Minor Mergers and Acquisitions
- Broadening minor
Since the late 1990s and until the burst of the 2008–09 global financial crisis, we have witnessed a dramatic increase in both domestic and international mergers and acquisitions (M&A) in Europe, the U.S. and in the rest of the world. Corporate finance theory suggests that takeovers and corporate restructuring can serve as an effective strategic tool for companies to respond to changes in the economic environment and, thus, create value for their shareholders. This course deals with mergers, acquisitions and other corporate restructuring activities in an international context. The course concentrates on the motives and strategic aspects of takeovers and restructuring, the valuation of firms involved in takeovers, the role of agency conflicts (between the management and the shareholders of a corporation) in takeovers, the effect of takeovers and restructuring on shareholder value and the practical aspects of the takeover process. It introduces the key principles and techniques of successful mergers, acquisitions, divestitures and leveraged buyouts. Next to taking a purely financial view, the course also looks at the psychological aspects of corporate restructuring transactions. For example, it has been shown that a lot of managers take over other firms simply because they are too confident about the value of the target, or because they want to boost their ego. The course discusses academic articles as well as anecdotal evidence about these irrational elements in M&A activity. Moreover, it discusses the impact of the 2008–2009 financial crisis on M&A and corporate restructuring activities throughout the world. This course addresses such crucial questions as: Why do takeover deals that looked great on paper fail in reality? How does one value companies acquiring, or being acquired? What is the best negotiation strategy? How can one properly manage risks when designing a deal? What does it take to make the “synergy” come to life? When do leveraged buy-outs make sense, and how can they be financed?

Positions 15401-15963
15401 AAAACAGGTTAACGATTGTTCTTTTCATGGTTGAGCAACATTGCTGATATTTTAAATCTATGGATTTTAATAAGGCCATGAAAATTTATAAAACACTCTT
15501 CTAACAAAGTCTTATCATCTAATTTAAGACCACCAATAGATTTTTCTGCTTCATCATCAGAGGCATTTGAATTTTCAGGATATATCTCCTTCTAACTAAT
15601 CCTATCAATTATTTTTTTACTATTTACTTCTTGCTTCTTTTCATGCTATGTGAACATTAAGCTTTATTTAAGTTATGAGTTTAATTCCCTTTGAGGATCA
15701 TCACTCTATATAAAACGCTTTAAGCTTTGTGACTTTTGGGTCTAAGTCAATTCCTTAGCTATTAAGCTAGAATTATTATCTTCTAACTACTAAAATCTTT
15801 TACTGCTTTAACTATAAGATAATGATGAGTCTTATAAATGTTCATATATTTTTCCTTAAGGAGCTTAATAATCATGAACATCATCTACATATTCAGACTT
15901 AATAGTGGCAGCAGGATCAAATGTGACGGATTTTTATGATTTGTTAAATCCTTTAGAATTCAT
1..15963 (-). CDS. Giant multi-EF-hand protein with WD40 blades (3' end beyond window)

- Gaining a broad and solid understanding of all important aspects of M&A so the student is able to discuss this variety of aspects that come into play during a transaction and use and compare these aspects with real or realistic examples.
- Having good knowledge of how M&A works from both theoretical and practical perspectives so that the student is able to describe and discuss the entire process of a merger or acquisition.
- Being able to analyze a real-world M&A transaction rigorously and form an opinion about it.
- Learning how to work in a team, and be able to “pitch” ideas in a competitive environment
This course is directed to a wide population of students from various backgrounds. There are no official prerequisites for this course. However, it is strongly recommended that you have some knowledge on Corporate Finance, Financial Statement Analysis/Accounting and Business Economics.
In general, students who do not study business or economics, but do have other quantitative courses in their main studies, perform well is this course.
Students that lack both the knowledge on economics/finance and have difficulties in working with numbers are strongly recommended NOT to follow this Minor.
All RSM minors have mandatory attendance.